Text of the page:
How a Decanter Centrifuge Paid for Itself in Less Than a Year for Rhinegeist

Dry hopping has developed from being just a trend in recent years to an established technique for the entire brewing industry — especially in aspiring breweries from the craft beer scene. Rhinegeist Brewery — located in an area called Over-the-Rhine in Cincinnati, Ohio — has grown from 11,000 barrels a year in 2015 to more than 100,000 barrels in 2020.

Cole Hackbarth, Rhinegeist Brewery’s Director of Operations [pictured], said that with significant expansions and rapid growth, process optimization and separation reliability have become essential to stay competitive in the booming craft beer market.

When producing heavier beers, the material in the fermentation tanks becomes more difficult to separate. Using a machine that can handle effective separation for the tank bottoms is crucial.
In a modern fermentation tank — a unitank — the key feature is a steep conical bottom that collects all the heavy solids (yeast or dry hops). This can be separated as a thick slurry to leave a cleaner, more processable beer.

“A traditional disc stack centrifuge is great for light solids in that processable layer, but it cannot handle the heavy solids in the cone,” Hackbarth said. “The challenge was to find a machine that can do this. Even as you are dumping that stuff out, it looks thick, but you can still have up to 80% of that as beer and normally you are sending that down the drain or sending it to a waste treatment system. This does not help anybody, financially or environmentally. When Flottweg came to us with the decanter centrifuge, it was a game-changer for us.”

Using the decanter, Rhinegeist was now able to recover the beer from the heavily hopped solids, but it also helped to pull it out of the municipal waste stream in the system. “We are just now getting into surcharges and having to work with them on the waste treatment side,” he said. “So being able to sidestream all of that saves us a lot.”

Rhinegeist’s flagship IPA accounts for more than 50% of production. The brewery is experiencing more than a 10% yield increase per batch, thanks to the decanter technology.

“When you are doing 50,000-to-60,000 barrels a year, it adds up pretty quickly,” Hackbarth said. “The machine paid for itself in less than a year, so it was kind of a no-brainer. We got the Z2E test unit, and it worked great. So, we went ahead and got a Z4E and let it rip!”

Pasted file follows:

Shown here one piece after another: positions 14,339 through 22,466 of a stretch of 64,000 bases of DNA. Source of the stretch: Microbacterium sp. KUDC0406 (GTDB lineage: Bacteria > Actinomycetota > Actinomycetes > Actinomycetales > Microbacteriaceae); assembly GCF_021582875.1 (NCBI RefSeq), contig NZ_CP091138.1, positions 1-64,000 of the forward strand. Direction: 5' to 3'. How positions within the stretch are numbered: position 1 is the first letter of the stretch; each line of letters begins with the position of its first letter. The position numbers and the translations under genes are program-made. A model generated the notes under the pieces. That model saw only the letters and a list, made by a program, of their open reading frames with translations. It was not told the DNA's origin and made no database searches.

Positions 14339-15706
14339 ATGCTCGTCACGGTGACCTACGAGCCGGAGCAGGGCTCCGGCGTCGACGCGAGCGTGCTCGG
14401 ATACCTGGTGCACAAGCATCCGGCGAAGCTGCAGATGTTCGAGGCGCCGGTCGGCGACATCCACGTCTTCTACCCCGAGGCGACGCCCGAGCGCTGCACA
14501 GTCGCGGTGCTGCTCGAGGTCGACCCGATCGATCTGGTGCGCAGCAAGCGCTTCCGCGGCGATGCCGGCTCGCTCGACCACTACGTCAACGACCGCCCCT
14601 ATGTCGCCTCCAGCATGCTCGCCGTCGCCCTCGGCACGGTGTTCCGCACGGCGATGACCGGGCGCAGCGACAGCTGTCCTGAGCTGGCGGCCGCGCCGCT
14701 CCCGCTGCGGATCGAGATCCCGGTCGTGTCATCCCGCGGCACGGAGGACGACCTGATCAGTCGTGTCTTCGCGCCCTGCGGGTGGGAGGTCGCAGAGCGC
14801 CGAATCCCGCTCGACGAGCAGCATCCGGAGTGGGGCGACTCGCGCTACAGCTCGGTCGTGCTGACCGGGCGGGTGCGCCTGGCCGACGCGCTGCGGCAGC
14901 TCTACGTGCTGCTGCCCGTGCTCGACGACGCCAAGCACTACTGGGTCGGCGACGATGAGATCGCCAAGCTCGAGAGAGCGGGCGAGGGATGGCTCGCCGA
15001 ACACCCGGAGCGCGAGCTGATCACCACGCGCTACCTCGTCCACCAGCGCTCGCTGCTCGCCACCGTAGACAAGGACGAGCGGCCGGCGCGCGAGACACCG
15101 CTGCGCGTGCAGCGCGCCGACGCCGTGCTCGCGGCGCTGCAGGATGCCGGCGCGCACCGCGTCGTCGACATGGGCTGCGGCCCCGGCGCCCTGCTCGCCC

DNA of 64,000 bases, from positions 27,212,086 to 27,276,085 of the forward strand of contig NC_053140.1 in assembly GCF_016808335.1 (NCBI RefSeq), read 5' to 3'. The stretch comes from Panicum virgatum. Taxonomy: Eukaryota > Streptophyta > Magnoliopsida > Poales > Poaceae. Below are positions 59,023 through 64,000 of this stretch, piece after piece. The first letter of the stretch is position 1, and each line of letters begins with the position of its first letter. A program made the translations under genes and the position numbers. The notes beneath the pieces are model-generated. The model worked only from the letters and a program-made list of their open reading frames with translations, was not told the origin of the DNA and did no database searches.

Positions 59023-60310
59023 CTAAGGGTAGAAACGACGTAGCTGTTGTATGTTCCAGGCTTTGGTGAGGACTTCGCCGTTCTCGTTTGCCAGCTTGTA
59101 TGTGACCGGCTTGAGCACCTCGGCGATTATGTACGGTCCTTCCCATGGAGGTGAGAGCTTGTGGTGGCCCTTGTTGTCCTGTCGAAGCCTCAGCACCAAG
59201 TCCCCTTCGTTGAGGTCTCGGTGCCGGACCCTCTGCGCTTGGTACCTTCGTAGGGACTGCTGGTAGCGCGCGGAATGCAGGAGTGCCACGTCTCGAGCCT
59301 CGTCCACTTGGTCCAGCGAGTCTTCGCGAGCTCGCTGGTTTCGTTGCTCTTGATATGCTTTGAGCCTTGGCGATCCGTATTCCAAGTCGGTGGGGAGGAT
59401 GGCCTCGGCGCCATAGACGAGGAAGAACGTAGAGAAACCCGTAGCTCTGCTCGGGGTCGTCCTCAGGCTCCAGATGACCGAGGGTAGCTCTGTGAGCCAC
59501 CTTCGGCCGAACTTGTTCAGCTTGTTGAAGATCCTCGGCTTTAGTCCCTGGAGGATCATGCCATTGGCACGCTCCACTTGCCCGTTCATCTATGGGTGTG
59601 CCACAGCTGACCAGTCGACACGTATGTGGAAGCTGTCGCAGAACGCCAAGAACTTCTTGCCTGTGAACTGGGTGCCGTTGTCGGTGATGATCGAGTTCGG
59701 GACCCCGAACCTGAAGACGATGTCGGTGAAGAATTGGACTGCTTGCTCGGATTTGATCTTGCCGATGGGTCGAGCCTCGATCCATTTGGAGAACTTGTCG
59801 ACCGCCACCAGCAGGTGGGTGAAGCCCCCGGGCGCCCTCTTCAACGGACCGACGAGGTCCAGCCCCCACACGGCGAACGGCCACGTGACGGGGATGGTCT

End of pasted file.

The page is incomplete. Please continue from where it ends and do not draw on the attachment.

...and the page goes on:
Rhinegeist produces only unfiltered products without any polish filtration and is using the decanter for all separation.

“That has obviously helped to take a lot of load off the disc stack centrifuge,” Hackbarth said. “Previously, we were running our disc stack centrifuge around 40-to-80 barrels an hour, at best. Now, with the decanter, we can have some of our unfiltered UC IPAs up to 140 barrels an hour — which is crazy! It has increased our throughput, been easier on the machine, and has fewer discharges on the disc stack centrifuge. This means there is less maintenance overall and better reliability.”

Hackbarth said training for the new equipment was seamless, and the benefits have been obvious since installation while the flavor profile has been unaffected by the change in technology.

“The beer is as good as it has ever been,” he said. “We are removing more hop solids, so in some of the ‘hazies’ there is less of that yeast bite and less of that little hop-bitterness. Our dry-hopping process is a recirculation through a high-shear pump, so we pulverize all of our hops and extract all the oil we can. When it hits the decanter, we are pulling out those leftover solids.”

Hackbarth offered some advice for other breweries who may consider using decanters.

“Just look at your portfolio mix,” he advised. “How many hoppy beers are you producing? If at least half of your portfolio or more is hoppy, which most breweries probably are, I think a decanter is probably a smart choice. In fact, Flottweg has the Z2E, which is a nice little skid-mounted system. It is pretty ‘plug-and-play,’ and I think that is a great option for a small regional player and craft brewer.”

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